This is not new advice. But we would suggest diversifying in a manner that best serves your long-term goals. If your primary interest is large, short-term capital gains and you are willing to bet on your investing acumen, then have a concomitantly large percentage of your portfolio in high risk, high yield investments. However, watch your back end and have something to fall back on if need be. Conversely, if your goals are more long-term and you are not comfortable risking 30 years of savings, have the major portion of your investments in low-risk, long-term investments. Your broker or financial planner can help you with these decisions.

Invest a Little at a Time
Simply put (another timeworn phrase), don’t put all your eggs in one basket. If you like a particular stock, don’t put all your reserve cash into it. Hold some back for the times when there is a downturn and you can pick up more shares at a lower cost thereby increasing your long-term potential. This is called dollar-cost averaging and while it doesn’t guarantee success (nothing in this world can do that), it can keep you alert to bargains that result from market fluctuations.

Manage Your Taxes Well
If you’ve lost money in the stock market, why lose more from poorly managed tax reporting? There are a few things that you can do to minimize your tax liabilities. Here are a few suggestions.

  • Losses on investments held for less than a year can be used to offset short-term gains. Long term losses can only be applied against long term gains. Keep in mind that long-term gains are taxed at the capital gains rate and the short-term gains are at your ordinary, higher, income rate.

  • If you are selling a stock that has not performed well, you can maximize your loss deductions by specifying which shares you sell. Let’s say you bought XYZ company at $50 per share and then some more stock at $75 per share only to find the company going to $25 per share. If you sell the block of shares you bought at the lowest price, this will give you the greatest loss and thus the greatest deduction. But you must specify which shares are to be sold at the time of sale. If you don’t, the IRS will use the first-in-first-out method on your return which means the share you bought first are the ones sold first.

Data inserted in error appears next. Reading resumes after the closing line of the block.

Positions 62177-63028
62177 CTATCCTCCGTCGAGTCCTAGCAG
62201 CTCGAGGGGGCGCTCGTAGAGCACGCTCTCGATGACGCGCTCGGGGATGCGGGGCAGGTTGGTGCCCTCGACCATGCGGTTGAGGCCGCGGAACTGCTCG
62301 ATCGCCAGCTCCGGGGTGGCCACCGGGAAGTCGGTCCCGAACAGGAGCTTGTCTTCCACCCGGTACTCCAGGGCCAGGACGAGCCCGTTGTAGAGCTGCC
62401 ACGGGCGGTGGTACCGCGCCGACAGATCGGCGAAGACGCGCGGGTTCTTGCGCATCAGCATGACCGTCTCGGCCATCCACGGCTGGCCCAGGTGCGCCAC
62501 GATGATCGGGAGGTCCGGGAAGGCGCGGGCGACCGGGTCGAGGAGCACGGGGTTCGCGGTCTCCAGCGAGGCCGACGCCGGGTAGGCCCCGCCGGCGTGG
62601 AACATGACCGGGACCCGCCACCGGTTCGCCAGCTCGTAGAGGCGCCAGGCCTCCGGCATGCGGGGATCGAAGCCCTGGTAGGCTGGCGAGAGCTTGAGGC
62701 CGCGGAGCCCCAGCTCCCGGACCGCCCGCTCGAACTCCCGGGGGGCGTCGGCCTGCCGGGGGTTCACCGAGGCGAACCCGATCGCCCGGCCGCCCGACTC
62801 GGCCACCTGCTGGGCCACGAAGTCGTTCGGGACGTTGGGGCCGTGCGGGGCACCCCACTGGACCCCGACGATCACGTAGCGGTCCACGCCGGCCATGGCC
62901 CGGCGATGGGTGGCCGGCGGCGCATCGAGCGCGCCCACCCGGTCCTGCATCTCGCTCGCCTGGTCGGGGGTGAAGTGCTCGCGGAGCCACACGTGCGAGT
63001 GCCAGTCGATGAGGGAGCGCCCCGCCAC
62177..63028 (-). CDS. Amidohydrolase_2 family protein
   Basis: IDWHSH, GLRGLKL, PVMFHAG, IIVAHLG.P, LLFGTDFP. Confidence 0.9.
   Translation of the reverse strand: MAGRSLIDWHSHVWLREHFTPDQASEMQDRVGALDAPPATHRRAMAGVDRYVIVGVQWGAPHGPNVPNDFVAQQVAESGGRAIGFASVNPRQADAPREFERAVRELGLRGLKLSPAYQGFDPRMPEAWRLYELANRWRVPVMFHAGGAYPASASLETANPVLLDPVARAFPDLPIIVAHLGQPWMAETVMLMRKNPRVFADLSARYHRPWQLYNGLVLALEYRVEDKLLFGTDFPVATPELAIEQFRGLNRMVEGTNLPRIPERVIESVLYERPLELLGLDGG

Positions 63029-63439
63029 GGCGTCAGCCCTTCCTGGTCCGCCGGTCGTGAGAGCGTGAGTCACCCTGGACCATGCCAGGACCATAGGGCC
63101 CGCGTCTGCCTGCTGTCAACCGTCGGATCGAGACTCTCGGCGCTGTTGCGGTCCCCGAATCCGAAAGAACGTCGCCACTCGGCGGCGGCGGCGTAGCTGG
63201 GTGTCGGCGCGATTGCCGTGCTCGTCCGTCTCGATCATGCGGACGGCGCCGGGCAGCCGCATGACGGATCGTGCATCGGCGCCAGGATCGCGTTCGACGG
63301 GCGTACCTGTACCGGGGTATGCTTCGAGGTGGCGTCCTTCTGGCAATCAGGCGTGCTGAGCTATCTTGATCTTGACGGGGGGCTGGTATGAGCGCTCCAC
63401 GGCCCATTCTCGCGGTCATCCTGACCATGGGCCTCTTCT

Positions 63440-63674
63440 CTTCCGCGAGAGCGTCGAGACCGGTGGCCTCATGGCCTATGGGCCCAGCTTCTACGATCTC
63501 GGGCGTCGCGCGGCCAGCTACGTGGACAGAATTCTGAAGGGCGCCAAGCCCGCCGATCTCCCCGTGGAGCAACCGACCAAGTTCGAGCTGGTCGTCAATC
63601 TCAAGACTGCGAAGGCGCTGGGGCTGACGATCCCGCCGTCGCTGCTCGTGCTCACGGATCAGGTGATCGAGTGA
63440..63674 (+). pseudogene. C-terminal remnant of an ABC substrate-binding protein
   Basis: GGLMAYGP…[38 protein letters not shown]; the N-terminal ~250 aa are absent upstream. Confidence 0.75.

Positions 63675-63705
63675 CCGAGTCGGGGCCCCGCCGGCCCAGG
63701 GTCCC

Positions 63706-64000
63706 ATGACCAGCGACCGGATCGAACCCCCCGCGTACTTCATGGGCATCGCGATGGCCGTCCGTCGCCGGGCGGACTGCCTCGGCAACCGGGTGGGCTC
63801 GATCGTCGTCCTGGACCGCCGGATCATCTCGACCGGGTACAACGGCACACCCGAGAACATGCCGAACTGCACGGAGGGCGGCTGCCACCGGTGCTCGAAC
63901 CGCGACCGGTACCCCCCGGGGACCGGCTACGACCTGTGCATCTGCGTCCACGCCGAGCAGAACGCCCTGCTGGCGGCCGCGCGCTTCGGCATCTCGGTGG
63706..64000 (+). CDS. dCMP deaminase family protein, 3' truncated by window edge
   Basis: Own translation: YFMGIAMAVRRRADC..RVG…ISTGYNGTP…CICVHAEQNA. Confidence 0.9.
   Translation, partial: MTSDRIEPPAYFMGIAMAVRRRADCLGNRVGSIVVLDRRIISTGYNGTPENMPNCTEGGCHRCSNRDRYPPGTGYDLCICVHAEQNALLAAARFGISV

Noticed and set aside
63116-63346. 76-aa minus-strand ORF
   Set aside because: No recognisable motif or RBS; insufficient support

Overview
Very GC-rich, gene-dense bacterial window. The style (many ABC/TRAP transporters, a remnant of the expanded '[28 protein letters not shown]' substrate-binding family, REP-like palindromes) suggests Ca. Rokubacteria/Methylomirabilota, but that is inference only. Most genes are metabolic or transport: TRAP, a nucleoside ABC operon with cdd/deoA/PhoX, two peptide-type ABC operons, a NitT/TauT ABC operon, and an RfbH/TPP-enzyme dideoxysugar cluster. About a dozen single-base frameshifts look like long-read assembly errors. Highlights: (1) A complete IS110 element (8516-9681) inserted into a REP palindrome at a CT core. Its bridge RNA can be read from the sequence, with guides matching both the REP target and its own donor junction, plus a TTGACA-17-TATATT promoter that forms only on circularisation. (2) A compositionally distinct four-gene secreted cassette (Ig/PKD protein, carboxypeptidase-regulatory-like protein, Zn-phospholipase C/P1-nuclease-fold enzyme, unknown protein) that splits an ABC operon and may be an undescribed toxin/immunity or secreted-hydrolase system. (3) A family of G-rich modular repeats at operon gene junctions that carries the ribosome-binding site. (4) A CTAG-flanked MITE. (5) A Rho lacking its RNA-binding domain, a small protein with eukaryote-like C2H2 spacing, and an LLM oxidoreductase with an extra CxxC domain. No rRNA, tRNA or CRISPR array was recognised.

• If you were considering selling other things of value, such as anitques or rare coins, you can offset the gains you would be reporting on them with the losses you suffered in the stock market. Gains on collectibles, generally, are taxed at 28%.

  • About that 401(k). Sad to say, if you suffer losses here, you can’t do much about that since the money is tax deferred. Thus you can’t deduct losses until you actually withdraw the money.

In Closing
If you are working with a broker, we suggest you make sure that the temperament and goals of your broker are close to your own. You are more likely to get the advice best suited to your objectives. One thing is for certain, life is uncertain. Those that stay around, are those that keep their feet on the ground. What goes up ..., well, all of the fundamental principles of business (and of life) still apply.

If would like further information or would like to discuss your personal situation more in depth, we’re here to help. And to all the moms out there, happy Mother’s day.

These articles are intended to provide general resources for the tax and accounting needs of small businesses and individuals. Service2Client LLC is the author, but is not engaged in rendering specific legal, accounting, financial or professional advice. Service2Client LLC makes no representation that the recommendations of Service2Client LLC will achieve any result. The NSAD has not reviewed any of the Service2Client LLC content. Readers are encouraged to contact their CPA regarding the topics in these articles.